Uganda Essay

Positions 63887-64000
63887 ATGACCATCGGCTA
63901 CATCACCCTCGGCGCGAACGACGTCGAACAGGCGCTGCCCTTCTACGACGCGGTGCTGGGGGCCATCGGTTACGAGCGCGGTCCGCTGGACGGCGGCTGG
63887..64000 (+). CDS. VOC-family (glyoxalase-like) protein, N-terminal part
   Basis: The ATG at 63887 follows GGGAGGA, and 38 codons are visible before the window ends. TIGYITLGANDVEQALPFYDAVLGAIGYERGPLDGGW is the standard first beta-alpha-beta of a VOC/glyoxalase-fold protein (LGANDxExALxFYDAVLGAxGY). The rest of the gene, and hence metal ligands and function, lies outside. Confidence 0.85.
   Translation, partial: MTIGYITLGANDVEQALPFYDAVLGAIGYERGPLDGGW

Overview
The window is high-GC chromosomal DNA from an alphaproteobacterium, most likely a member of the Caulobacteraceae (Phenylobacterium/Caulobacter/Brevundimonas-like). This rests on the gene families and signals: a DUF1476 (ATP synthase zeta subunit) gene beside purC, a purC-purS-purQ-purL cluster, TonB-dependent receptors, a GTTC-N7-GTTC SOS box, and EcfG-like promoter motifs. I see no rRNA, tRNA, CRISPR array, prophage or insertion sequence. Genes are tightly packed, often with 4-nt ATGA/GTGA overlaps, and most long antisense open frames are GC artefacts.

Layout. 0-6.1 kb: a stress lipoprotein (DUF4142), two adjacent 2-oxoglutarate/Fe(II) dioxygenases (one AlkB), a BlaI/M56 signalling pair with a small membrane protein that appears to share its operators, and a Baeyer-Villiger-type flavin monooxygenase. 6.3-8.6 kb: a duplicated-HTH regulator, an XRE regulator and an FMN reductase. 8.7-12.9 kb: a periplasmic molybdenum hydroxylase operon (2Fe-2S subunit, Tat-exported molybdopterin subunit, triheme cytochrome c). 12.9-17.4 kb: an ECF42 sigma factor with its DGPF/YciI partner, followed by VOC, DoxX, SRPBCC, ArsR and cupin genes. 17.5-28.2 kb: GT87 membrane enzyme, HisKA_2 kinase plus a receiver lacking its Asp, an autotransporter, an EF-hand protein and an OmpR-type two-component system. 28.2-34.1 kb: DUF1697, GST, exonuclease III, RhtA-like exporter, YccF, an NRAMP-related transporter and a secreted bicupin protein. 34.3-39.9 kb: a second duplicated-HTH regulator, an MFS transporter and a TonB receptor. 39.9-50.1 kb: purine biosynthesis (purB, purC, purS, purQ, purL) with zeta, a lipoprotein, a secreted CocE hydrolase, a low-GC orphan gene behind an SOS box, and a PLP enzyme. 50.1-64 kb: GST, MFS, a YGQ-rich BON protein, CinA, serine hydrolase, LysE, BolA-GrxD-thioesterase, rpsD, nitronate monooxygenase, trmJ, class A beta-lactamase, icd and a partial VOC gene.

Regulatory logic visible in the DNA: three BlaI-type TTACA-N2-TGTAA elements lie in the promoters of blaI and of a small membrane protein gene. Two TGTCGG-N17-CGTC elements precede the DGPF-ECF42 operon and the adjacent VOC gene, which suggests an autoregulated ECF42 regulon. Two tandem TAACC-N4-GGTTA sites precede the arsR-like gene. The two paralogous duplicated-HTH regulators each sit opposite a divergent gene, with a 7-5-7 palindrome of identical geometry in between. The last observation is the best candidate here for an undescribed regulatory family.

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Uganda: Terrorism Legislation Specific counter-terrorism legislation Anti-Terrorism Act, 14/2002 – The Anti-Terrorism Act, No 14/2002, which came into force on 7t June 2002, applies, inter alia, to all financial institutions and their intermediaries in Uganda. While the Act confers no specific powers or obligations on supervisory and other financial sector authorities to combat (the financing of) terrorism in Uganda, the Act criminalises terrorism and its financing. Financial institutions are thus enjoined together with law enforcement authorities to monitor compliance with anti-terrorism legislation in Uganda. Financial institutions are now required to adhere to, and follow, anti-money laundering guidelines aimed at combating money laundering and terrorism as a predicate offence. • Financing terrorism is a crime under the Anti-Terrorism Act, No 14/2002 (Part V, Sections 12–16). To avert being party or privy to this offence, donors, etc, must ensure that funds and resources intended for religious or cultural purposes are not used to finance terrorism or be diverted to other purposes. Section 16 permits/provides for the forfeiture, upon obtaining a court order, of terrorist assets. • The Anti-Terrorism Act no. 277 of 2002 • Section 10 of the Suppression of Terrorism Law states: “Any person who aids or abets or finances or harbours, or in any other way renders support to any person, knowing or having reason to believe that the support will be applied or used for or in connection with the preparation or commission or instigation of acts of terrorism, commits an offence and shall, on conviction, be sentenced to death.” The Firearms Act 1970 and the Anti-Terrorism Act 2002 section 7 aim to prevent terrorists from obtaining weapons within or outside its territory, in particular small arms or light weapons. The Anti-Terrorism Act 2002 also addresses this in

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